By Toussaint Egan
Cloud Atlas is the latest film from Directors Tom Twkyer (Run Lola Run) and the Wachowski Siblings (The Matrix Trilogy). Co-directed between the three directors, the film’s premise is centered around the themes of reincarnation and the human experience. It accomplishes this through its structure as an anthology of six distinct but thematically interwoven narratives which take place between the mid-1800’s all the way until just after the fall of human civilization. The meaning of Cloud Atlas as a whole can only be inferred peripherally through the gradual individual understanding of these six interdependent stories.
The cast is an multi-national ensemble of over a dozen actors, most prominently of which includes Tom Hanks, Halle Berry, Jim Sturgess, Hugo Weaving, Jim Broadbent, Ben Whishaw, and Doona Bae, each of whom play multiple different roles and genders throughout the film’s six stories.
All in all, It’s a movie about slaves who become saviors, saints who become sinners, and the meek and downtrodden who become heroes and messiahs.
Phew; Now that that extremely hit-and-run explanation is out of the way, let’s move on.
If there ever was a film that should have been released with on-screen subtitles and a program pamphlet provided in theaters, it’s Cloud Atlas. No less than three dialects, all of which spoken in a variety of thick heavy accents, are used in Cloud Atlas. Right from the beginning of the film, a murmuring form of future-speak reminiscent of Clockwork Orange’s Nadsat is spoken by none other than Tom Hanks, with little to no context or elaboration whatsoever.
This critical misstep in the delivery of the most basic opening dialogue is repeated numerous times throughout the course of the movie, rendering what would have otherwise been momentous moments of plot exposition into something that’s otherwise confusing and just falls flat. However, the story is able to recover from these initial fumbles and proceed to elaborate on its more stranger conventions.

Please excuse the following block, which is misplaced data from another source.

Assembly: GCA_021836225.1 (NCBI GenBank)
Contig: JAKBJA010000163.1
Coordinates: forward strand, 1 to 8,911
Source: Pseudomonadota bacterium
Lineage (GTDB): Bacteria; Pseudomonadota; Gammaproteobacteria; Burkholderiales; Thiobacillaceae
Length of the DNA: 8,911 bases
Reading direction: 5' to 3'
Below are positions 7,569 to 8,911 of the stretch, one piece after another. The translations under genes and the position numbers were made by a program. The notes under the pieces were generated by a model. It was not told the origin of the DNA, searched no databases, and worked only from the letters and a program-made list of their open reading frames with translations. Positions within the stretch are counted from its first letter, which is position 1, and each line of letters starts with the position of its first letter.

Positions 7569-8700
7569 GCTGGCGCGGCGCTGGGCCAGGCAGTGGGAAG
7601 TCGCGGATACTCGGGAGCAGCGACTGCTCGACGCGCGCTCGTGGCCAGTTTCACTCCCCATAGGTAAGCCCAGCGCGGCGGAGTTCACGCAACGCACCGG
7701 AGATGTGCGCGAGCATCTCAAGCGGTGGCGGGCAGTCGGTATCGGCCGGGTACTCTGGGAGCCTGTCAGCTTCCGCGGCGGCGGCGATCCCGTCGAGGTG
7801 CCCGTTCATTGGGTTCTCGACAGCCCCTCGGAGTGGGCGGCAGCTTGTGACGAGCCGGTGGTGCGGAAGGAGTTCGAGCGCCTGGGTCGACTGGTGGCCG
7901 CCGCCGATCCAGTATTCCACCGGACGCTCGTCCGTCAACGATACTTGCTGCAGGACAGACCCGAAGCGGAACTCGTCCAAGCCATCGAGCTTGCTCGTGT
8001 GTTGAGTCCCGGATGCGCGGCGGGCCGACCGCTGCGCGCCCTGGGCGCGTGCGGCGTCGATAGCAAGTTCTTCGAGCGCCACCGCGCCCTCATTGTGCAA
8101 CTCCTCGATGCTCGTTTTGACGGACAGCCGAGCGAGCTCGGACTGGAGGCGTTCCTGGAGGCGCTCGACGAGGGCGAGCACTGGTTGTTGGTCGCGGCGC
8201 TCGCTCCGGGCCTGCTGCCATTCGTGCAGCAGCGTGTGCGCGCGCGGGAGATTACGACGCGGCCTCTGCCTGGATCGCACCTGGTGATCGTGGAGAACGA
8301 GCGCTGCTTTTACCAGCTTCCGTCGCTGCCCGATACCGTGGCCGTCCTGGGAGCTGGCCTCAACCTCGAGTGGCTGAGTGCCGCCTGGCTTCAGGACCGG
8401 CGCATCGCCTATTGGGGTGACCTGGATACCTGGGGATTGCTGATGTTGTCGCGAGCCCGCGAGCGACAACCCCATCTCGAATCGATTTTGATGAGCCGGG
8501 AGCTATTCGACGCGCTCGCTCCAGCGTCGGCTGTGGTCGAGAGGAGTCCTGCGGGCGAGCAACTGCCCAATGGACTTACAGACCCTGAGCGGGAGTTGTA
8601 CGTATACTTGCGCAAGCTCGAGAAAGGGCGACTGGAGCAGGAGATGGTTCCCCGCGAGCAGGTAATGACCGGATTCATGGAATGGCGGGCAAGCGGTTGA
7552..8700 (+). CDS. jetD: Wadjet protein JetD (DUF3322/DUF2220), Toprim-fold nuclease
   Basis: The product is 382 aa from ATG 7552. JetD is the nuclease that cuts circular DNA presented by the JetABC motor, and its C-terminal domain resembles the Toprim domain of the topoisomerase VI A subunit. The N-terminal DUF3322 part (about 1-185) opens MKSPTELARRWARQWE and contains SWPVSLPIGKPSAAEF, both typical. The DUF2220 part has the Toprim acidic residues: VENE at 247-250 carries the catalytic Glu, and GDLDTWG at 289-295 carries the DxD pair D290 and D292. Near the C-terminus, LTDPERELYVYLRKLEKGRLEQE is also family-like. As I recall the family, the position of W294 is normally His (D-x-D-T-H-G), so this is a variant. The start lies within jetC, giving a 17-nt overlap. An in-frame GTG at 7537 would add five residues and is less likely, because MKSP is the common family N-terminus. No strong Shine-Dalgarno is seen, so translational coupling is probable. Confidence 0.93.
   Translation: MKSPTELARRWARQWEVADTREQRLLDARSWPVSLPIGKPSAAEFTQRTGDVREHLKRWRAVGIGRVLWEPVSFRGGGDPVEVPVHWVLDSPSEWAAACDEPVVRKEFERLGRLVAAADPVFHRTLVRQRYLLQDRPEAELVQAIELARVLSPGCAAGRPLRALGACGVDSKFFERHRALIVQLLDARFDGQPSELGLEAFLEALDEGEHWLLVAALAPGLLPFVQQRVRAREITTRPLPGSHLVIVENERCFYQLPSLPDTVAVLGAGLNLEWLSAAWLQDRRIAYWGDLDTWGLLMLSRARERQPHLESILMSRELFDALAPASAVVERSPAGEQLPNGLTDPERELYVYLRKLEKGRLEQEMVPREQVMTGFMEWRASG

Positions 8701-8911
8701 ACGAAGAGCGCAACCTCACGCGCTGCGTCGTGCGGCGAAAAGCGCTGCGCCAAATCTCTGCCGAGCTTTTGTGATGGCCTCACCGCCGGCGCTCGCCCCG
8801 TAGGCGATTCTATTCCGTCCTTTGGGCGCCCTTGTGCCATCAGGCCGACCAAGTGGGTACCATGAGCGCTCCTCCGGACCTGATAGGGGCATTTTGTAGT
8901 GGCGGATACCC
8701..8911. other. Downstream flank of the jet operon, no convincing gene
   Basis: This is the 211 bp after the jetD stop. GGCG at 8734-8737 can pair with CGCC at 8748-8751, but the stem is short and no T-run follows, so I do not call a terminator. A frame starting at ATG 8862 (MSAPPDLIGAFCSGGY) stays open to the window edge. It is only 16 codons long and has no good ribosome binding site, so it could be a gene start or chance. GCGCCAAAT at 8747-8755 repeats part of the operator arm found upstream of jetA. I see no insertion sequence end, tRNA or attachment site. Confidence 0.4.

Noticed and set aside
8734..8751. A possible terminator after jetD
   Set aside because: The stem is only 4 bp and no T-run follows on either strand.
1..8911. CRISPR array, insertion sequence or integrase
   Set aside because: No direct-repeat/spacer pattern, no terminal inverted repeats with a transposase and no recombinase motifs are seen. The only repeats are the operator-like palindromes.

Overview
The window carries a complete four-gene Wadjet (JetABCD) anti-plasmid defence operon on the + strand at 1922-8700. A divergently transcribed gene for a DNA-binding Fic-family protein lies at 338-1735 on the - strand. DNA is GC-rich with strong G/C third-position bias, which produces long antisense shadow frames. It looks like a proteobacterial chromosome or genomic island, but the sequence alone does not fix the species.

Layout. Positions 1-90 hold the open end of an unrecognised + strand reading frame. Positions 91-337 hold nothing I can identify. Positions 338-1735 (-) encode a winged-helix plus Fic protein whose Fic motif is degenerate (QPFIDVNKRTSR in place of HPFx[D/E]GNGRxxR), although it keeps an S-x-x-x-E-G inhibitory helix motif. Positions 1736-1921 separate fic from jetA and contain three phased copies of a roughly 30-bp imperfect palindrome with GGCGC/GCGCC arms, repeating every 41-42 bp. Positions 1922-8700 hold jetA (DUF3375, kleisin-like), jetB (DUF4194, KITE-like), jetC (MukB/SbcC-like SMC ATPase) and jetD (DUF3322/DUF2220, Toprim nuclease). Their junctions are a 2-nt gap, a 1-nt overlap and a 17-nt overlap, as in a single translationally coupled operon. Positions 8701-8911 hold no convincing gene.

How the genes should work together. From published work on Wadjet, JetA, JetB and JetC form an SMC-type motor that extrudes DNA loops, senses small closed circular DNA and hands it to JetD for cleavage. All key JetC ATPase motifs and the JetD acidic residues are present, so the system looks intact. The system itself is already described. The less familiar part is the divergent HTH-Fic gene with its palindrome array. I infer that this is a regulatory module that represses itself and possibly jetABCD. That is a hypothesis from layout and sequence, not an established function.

It is to the credit of a strong principal cast that the stories in Cloud Atlas shine and flourish as well as they do. It should be no surprise to any movie goer that Tom Hanks dominates the majority of the screen-time in this film, but I’m personally impressed by the quality performances of actors like Jim Sturgess, and especially Ben Whishaw’s role as Robert Frobisher, a young disgraced bisexual English musician with a powerful way with words. Jim Broadbent charms in his bumbling bookish performance as the literary agent Timothy Cavendish, and relative newcomer Doona Bae is radiant as the terse and sharply perceptive Somni-451. Outside of Whishaw, her role as Somni might be the standout performance of the entire film.
However, It never stops being disappointing that no matter what circumstance over the course of six stories Hugo Weaving is forever typecast as some nameless aggressor or main antagonist. Whether it’s his creepy Rumpelstiltskin-esque portrayal of “Old George” in the future story or as the cruel Nurse Noakes in Cavendish’s timeline, it never stops feeling like such a waste of such an otherwise talented actor.